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Let's consider two qubits $A$ and $B$.

They are related by a CNOT gate, I call $U_{NOT}$ the matrix of the CNOT.

So, I have $|A^{out}\rangle |B^{out}\rangle = U_{NOT} |A^{in}\rangle |B^{in}\rangle$

In particular, I have:

$$ U_{NOT} |0\rangle |0\rangle =|0\rangle |0\rangle$$

and

$$ U_{NOT} |1\rangle |0\rangle = |1\rangle |1\rangle$$

The thing I don't understand with the CNOT gate is that for me it would allow FTL communication.

Indeed, if I call $d$ the distance between my two qubits, if the CNOT evolution is fast enough, I call $T$ the time of execution of the CNOT, $A$ could be able to send either the bit $1$ or $0$ to $B$ faster than light.

For example, $A$ wants to send the bit $1$ to B that is initially in the state $|0\rangle$, it applies $ U_{NOT} |1\rangle |0\rangle$, the final state will thus be $|1\rangle|1\rangle$ : if $T<d/c$, the communication would have been FTL.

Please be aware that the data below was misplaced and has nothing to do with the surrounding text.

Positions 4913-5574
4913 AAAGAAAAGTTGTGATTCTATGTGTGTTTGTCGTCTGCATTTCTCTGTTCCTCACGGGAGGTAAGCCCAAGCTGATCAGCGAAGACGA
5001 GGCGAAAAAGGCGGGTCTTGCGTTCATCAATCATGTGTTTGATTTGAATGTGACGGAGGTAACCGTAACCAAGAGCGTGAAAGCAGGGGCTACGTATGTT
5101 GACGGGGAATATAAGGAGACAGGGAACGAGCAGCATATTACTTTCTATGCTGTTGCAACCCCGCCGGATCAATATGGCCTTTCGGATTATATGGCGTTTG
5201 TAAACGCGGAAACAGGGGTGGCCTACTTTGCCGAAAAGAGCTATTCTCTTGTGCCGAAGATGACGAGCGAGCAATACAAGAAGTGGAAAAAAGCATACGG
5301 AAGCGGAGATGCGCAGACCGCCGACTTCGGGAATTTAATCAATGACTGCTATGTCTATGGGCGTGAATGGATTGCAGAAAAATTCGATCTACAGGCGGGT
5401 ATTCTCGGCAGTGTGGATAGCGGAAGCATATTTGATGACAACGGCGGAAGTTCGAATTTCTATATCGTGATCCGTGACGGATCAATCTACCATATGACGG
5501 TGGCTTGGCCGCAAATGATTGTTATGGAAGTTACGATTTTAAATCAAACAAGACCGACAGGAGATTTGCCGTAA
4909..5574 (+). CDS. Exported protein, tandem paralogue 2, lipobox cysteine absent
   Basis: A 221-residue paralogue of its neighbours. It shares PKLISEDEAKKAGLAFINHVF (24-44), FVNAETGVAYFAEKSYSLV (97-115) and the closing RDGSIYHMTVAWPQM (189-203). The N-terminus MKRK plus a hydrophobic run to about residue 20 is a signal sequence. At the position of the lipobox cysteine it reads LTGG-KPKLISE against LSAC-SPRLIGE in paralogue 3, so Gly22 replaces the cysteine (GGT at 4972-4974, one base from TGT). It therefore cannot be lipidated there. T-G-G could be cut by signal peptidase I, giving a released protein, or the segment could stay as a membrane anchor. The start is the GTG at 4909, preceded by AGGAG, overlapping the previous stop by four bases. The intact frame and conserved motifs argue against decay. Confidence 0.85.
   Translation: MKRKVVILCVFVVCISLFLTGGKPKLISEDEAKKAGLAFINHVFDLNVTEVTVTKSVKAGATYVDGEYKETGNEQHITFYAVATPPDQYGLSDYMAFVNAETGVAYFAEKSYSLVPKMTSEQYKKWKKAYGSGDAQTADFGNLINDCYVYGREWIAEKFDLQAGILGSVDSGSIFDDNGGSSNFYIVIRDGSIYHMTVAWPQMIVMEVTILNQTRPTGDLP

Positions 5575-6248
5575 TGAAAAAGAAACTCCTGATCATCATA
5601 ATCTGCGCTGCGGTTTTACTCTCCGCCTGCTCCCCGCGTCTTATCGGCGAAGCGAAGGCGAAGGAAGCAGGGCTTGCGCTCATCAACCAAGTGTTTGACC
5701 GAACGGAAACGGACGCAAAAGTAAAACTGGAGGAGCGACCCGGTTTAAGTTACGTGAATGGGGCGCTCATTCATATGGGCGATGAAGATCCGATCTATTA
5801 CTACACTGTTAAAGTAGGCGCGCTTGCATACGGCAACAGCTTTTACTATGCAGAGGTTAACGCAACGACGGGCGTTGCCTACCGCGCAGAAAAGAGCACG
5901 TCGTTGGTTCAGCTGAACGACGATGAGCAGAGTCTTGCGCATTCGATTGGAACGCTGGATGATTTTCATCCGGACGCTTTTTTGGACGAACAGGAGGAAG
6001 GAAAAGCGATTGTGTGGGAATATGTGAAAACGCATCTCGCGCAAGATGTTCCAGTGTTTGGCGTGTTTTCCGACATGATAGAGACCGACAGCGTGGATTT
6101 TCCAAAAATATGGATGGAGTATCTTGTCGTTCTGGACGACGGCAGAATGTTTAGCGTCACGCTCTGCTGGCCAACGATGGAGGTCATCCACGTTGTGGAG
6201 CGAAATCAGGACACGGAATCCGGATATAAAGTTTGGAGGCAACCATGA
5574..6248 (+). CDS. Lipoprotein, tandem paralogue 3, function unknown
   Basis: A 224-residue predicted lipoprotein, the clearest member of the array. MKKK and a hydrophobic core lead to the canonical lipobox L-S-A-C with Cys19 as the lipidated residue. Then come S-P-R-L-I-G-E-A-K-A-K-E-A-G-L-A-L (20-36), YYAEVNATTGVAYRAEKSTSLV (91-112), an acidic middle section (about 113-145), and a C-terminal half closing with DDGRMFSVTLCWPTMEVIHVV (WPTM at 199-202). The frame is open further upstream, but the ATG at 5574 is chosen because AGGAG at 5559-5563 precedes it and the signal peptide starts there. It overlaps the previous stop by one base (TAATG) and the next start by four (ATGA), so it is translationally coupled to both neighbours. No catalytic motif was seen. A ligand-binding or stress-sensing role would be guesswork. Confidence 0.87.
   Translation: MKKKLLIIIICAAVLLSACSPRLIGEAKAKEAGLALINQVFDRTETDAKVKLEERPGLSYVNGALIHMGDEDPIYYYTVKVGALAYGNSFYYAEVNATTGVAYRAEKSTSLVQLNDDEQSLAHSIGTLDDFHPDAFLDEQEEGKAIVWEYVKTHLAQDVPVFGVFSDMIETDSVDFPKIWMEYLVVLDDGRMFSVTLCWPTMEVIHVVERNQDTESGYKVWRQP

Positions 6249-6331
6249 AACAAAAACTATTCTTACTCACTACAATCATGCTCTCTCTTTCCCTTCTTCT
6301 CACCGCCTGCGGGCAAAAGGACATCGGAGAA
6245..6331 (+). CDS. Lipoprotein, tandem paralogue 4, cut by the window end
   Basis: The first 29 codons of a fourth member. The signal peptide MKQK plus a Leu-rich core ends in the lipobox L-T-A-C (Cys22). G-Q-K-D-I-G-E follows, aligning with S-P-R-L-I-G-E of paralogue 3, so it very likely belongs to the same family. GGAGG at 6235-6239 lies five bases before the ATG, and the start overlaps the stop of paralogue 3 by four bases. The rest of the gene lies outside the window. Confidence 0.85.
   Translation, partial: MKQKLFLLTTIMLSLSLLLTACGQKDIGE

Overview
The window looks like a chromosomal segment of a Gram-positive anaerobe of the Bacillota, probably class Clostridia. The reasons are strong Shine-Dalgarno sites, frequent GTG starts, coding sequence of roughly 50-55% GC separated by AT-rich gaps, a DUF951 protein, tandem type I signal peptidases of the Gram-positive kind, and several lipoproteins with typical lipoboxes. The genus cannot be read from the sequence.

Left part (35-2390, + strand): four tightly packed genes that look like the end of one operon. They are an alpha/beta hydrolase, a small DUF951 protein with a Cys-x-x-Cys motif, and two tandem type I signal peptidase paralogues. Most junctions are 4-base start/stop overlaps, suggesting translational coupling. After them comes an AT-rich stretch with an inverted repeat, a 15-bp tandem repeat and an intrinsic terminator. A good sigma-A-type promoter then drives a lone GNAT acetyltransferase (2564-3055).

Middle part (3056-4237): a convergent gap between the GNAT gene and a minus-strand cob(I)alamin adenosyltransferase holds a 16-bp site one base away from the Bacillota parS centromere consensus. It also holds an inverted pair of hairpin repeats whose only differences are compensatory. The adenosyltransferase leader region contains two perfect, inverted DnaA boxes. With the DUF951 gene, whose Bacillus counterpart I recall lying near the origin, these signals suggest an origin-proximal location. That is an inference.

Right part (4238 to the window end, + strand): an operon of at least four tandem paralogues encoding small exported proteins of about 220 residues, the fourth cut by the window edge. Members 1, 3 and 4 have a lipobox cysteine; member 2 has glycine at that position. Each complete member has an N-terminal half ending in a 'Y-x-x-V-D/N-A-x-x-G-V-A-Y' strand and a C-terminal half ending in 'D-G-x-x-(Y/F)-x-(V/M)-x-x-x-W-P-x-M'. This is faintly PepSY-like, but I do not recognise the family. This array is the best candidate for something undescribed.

Where is my mistake?

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1 Answer 1

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The reason is that the CNOT operation is not a separable operation, i.e., you cannot write $U_{NOT}=U_A\otimes U_B$ where $U_A$ acts only on the first subsystem and $U_B$ acts only on the second. In other words, in order to perform a CNOT operation, you need to act on both qubits "at the same time" or, equivalently, you need to have the qubits "in the same place".

In practice, this means that the CNOT time T must be greater than $d/c$.

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